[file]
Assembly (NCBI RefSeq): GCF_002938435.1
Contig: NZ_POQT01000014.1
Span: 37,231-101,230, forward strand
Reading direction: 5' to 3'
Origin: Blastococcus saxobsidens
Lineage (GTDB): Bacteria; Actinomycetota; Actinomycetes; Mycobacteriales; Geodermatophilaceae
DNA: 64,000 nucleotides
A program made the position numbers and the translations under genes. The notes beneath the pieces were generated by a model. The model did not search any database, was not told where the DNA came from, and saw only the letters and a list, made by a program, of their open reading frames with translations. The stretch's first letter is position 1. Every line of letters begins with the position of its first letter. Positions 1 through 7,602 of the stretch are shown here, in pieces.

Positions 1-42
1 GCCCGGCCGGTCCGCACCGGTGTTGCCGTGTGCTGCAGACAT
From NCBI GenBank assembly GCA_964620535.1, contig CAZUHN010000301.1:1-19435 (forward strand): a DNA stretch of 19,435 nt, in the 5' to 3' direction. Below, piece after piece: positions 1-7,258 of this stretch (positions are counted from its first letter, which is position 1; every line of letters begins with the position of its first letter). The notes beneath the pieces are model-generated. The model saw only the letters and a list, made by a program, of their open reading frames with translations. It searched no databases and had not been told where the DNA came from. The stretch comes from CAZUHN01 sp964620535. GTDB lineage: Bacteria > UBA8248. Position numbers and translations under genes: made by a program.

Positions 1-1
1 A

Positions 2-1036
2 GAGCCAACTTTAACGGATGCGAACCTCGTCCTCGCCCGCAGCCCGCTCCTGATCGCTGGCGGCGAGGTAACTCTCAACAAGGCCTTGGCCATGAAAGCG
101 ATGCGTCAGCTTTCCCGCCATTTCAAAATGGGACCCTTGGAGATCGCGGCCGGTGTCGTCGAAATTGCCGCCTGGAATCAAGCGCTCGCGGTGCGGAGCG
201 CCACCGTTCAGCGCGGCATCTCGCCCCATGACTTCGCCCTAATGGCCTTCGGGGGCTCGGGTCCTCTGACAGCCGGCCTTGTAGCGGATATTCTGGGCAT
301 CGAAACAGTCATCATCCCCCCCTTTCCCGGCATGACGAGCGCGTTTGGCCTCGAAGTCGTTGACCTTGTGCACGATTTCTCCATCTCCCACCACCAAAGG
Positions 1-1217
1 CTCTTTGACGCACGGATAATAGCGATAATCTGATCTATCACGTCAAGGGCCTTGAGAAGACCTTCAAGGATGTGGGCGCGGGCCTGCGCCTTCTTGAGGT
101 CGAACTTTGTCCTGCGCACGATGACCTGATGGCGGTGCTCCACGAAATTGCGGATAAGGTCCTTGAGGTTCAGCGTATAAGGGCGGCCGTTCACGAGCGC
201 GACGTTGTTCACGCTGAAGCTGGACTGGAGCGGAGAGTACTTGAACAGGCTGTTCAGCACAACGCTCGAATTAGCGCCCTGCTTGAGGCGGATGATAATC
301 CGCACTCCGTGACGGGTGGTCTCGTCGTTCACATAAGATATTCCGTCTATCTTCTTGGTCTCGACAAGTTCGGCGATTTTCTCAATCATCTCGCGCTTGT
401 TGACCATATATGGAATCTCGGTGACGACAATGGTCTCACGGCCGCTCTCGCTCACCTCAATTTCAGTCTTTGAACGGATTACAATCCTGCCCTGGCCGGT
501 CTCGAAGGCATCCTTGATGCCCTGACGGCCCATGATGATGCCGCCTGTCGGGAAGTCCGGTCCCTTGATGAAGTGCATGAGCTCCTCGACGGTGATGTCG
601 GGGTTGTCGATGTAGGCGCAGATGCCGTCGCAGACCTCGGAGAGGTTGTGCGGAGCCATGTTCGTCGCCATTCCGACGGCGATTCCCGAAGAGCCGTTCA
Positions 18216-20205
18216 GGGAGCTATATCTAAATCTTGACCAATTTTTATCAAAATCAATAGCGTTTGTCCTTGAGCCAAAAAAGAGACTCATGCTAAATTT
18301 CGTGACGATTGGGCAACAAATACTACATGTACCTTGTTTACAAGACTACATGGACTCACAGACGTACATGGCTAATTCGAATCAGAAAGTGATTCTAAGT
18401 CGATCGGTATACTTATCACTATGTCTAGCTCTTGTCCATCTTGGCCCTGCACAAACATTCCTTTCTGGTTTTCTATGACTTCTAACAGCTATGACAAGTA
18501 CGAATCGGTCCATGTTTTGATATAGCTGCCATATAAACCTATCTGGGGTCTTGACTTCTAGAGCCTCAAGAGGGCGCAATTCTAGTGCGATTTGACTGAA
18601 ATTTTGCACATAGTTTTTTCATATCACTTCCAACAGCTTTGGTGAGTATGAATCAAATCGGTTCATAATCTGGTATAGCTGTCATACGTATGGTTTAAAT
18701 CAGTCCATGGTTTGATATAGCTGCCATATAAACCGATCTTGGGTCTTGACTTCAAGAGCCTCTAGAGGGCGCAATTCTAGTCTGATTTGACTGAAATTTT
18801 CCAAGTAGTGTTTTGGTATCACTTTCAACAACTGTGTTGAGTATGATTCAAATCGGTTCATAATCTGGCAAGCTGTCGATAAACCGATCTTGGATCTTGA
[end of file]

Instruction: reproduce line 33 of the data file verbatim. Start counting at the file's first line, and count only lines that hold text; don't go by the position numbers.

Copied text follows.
18701 CAGTCCATGGTTTGATATAGCTGCCATATAAACCGATCTTGGGTCTTGACTTCAAGAGCCTCTAGAGGGCGCAATTCTAGTCTGATTTGACTGAAATTTT